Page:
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Roundtable: Turmoil At The Border

The entrance of a Border Patrol station in Clint, Texas. U.S. Customs and Border Protection said the agency is removing children from the facility following reports of unsanitary conditions inside.
Cedar Attanasio AP
The entrance of a Border Patrol station in Clint, Texas. U.S. Customs and Border Protection said the agency is removing children from the facility following reports of unsanitary conditions inside.
A national outcry over conditions at an immigration detention center for children, San Diego mayoral candidates spar over plans for more housing, and election reforms are leading to more diversity in some local governments.

Turmoil at the border

U.S. Customs and Border Protection returned some children to a detention facility near El Paso, Texas, after hundreds were removed due to overcrowding. The story touched a nerve nationally, with workers protesting one company's involvement with detention facilities, and a major bank cutting ties with businesses that run detention centers. Congress is working to provide more money to the Department of Health and Human Services and other agencies to provide better care for detainees. Meanwhile, a photo of an immigrant father and daughter who drowned while crossing the border is drawing a reaction from President Trump and others.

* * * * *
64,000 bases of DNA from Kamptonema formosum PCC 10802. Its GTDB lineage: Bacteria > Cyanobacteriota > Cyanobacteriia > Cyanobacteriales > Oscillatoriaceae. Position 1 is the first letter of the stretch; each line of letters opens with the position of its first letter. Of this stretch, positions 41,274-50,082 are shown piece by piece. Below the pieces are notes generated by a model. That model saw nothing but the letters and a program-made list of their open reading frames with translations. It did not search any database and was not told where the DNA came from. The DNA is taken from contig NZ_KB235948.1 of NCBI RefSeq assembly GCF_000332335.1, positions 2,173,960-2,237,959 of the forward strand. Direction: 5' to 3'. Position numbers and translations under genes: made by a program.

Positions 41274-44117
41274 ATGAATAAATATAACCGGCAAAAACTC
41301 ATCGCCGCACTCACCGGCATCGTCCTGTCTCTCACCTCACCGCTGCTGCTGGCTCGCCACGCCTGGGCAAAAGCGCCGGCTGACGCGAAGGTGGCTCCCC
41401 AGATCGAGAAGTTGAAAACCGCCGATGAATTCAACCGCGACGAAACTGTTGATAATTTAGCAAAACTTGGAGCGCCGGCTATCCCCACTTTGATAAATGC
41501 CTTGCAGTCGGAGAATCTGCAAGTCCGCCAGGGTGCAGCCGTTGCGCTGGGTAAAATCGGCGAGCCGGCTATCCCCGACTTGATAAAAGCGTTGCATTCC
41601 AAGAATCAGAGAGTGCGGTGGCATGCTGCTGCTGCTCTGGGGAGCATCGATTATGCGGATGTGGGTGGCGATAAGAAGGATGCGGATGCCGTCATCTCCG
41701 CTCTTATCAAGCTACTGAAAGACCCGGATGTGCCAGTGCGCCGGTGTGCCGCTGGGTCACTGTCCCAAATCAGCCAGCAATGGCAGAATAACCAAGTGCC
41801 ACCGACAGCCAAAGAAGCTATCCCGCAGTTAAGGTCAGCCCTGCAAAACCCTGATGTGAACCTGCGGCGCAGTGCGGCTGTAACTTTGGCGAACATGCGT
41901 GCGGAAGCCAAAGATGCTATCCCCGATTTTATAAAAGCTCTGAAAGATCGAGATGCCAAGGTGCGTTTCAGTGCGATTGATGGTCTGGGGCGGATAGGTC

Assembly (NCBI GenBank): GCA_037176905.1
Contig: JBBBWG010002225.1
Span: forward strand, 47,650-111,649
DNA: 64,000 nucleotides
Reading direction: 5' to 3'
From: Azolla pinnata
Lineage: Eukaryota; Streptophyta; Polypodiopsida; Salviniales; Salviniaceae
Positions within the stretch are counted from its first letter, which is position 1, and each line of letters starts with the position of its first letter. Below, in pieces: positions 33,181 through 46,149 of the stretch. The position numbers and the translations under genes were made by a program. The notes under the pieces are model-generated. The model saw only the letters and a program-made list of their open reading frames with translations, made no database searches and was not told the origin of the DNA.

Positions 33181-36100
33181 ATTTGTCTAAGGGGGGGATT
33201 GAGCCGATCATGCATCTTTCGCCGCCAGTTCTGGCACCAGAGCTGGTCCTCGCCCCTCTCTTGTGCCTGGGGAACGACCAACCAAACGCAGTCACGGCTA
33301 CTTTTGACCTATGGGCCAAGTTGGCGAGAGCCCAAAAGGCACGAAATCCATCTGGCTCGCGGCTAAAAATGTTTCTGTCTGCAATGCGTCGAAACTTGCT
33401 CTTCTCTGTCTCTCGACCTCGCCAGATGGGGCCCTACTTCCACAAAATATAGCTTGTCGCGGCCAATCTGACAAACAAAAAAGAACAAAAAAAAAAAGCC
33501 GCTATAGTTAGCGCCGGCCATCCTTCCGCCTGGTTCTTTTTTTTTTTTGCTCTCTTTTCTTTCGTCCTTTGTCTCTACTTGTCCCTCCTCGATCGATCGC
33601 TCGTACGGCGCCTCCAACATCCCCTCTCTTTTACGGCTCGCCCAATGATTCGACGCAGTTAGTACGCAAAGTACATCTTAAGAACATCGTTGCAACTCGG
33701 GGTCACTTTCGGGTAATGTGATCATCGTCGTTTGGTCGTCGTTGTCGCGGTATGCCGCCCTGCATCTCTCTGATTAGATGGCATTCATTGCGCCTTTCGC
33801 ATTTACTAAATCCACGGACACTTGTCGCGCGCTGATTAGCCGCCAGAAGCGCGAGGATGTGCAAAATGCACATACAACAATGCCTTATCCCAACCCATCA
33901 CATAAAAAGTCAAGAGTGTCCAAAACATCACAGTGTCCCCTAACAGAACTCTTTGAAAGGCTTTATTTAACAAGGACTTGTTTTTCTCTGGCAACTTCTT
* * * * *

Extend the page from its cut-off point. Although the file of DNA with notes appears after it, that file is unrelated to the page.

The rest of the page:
RELATED: Mexico Says Immigration Efforts Focused On Southern Border

NIMBY vs YIMBY in 2020

Battle lines are being drawn in the race for San Diego mayor. This week, San Diego City Councilwoman Barbara Bry sent a campaign email with the headline “They’re Coming For Our Homes.” Bry used the email as an opportunity to indirectly criticize fellow Democrat and Assemblyman Todd Gloria for his support of a state housing bill that could limit some local control over development. Progressives came to Gloria's defense, including the chair of the San Diego County Democratic Party.

RELATED: ‘Yes In God’s Backyard’ Seeks Affordable Housing On Religious Land

Diversity in city council elections

Many cities in San Diego County have switched to a district model for city council elections. Proponents say the system helps promote diversity in government by electing people who better represent their communities. A KPBS analysis of recent elections shows mixed results when it comes to the demographic makeup of local city governments.

RELATED: San Diego Cities Are Switching To District Elections To Increase Diversity — But Is It Working?

VIDEO: Roundtable: Turmoil At The Border

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